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Let's say you have a deck of 4 cards: Ace, King, Queen, Jack. (Worth 40, 30, 20, 10 points respectively)

The deck is shuffled and you are given two choices for each card: to view or to discard. If you view the card, you gain the points the card is worth. If you discard a card without looking, you gain 25 points. What is expected number of points given optimal strategy?

I am trying to do calculate this conditioned upon the first card. If the first card is 40, we can say the average of the remaining cards is 20. Since this is less than discard value we discard the remaining cards for 75 points and get a total of 115. However maybe we would think of this differently for the 30 case. If the first card is worth 30 we could discard the remaining 3 and pocket 105 points or we can say there is a $\frac13$ chance of drawing Ace next and getting 120 points and $\frac23$ of getting 100 points which results in $106.67$ points. This makes it seem like the only way to find the value of this game is to brute force the calculations. What is the best way to go about finding the fair value?

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  • $\begingroup$ Have you tried the 2-card and 3-card case? How would you generalize that approach? $\endgroup$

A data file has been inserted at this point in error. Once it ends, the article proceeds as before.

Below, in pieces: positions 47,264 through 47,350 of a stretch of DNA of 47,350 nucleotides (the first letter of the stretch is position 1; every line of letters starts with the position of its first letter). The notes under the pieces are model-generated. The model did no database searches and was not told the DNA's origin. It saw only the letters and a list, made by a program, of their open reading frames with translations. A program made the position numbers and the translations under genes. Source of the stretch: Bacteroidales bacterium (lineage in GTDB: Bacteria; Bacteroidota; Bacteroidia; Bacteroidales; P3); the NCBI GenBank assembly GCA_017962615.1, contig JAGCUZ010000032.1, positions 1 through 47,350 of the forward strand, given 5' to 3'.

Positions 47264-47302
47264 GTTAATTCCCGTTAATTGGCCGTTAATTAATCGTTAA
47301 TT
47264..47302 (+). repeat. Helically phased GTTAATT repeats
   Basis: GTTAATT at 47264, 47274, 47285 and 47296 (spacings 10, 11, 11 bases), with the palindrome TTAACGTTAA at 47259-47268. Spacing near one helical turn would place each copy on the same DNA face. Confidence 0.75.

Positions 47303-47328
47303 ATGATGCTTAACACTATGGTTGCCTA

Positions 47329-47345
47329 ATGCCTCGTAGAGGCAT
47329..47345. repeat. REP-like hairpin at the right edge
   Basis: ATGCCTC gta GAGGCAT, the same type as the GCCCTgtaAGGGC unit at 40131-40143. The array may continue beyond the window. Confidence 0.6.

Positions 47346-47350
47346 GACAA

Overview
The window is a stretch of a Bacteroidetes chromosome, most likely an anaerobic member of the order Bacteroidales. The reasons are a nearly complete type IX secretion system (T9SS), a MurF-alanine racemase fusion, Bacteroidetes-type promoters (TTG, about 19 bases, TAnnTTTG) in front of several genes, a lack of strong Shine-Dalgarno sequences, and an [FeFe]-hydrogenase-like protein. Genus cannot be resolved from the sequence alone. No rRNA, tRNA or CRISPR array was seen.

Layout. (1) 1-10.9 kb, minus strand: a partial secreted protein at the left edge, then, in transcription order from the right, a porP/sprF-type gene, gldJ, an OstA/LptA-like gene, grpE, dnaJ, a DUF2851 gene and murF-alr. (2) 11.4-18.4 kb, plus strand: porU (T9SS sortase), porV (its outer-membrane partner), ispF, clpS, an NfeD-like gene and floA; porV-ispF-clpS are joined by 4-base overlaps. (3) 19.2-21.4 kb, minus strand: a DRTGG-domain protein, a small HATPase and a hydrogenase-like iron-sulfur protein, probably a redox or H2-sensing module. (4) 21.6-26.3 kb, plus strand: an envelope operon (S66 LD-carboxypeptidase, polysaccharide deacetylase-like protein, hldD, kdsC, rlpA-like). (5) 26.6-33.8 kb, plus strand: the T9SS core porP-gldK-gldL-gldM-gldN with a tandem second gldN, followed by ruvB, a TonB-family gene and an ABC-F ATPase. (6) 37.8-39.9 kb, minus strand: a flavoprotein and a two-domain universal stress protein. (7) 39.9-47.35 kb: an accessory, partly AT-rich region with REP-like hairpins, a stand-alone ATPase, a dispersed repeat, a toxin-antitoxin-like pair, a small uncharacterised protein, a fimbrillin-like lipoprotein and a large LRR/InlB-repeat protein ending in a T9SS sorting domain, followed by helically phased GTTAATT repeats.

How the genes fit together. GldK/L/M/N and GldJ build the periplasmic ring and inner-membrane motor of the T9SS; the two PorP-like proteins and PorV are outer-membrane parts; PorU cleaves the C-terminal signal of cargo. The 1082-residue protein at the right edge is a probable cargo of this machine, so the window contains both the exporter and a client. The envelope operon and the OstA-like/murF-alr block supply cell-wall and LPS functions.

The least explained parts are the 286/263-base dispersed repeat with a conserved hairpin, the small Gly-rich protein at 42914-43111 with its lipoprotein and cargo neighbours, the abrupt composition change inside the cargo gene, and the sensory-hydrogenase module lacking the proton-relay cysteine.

– Calvin Lin
    Commented Dec 28, 2023 at 18:22
  • $\begingroup$ Yes, you need brute force. Probably it is more simple if you start by the end. Example if you know that the 2 remaining cards are 10 and 40, (because you started with 20+30 or 30+20), what is the good strategy, and what is the expected number of points. $\endgroup$
    – Lourrran
    Commented Dec 28, 2023 at 18:31

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I will first simplify this problem. We see that this problem is equivalent to $A, K, Q, J$ being worth $3, 1, -1, 3$ points, and discarding giving no points. Observe for the optimal strategy, we will never keep a card once we have discarded a card at some point since the probability distribution for the cards in the deck is the exact same.

We now set up the situation as keeping cards until we decide to stop. Using recursion, we see that the value of a state if we choose to keep the card is the sum of the values of the subsequent states, plus the sum of the cards, divided by the number of cards in the deck currently. If we chose to discard, then the value of the state is $0$.

Hence, we can determine the value of each state, and thus determine the exact optimal strategy. Let $0$ denote the card not being present in the deck, and $1$ denote the card being present. We have \begin{align*} \begin{array}{c|c|c|c|c} A & K & Q & J & \text{Value}\\ \hline 1 & 0 & 0 & 0 & 3\\ 0 & 1 & 0 & 0 & 1\\ 0 & 0 & 1 & 0 & 0\\ 0 & 0 & 0 & 1 & 0\\ 1 & 1 & 0 & 0 & 4\\ 1 & 0 & 1 & 0 & \frac{5}{2}\\ 1 & 0 & 0 & 1 & \frac{3}{2}\\ 0 & 1 & 1 & 0 & \frac{1}{2}\\ 0 & 1 & 0 & 1 & 0\\ 0 & 0 & 1 & 1 & 0\\ 1 & 1 & 1 & 0 & \frac{10}{3}\\ 1 & 1 & 0 & 1 & \frac{13}{6}\\ 1 & 0 & 1 & 1 & 1\\ 0 & 1 & 1 & 1 & 0\\ 1 & 1 & 1 & 1 & \frac{13}{8}\\ \end{array} \end{align*} Hence, the value of this simplified game is $\frac{13}{8}$, so the expected number of points in the optimal strategy is \begin{align*} \boxed{\frac{865}{8}} = 108.125 \end{align*} Using the table to calculate the exact optimal strategy, we get the following branches to follow before stopping: \begin{align*} &A,\\ &KA, KQA, KQJA, KJA, KJQA,\\ &QA, QKA, QKJA, QJAK, QJKA,\\ &JAK, JAQK, JKA, JKQA, JQAK, JQKA \end{align*}

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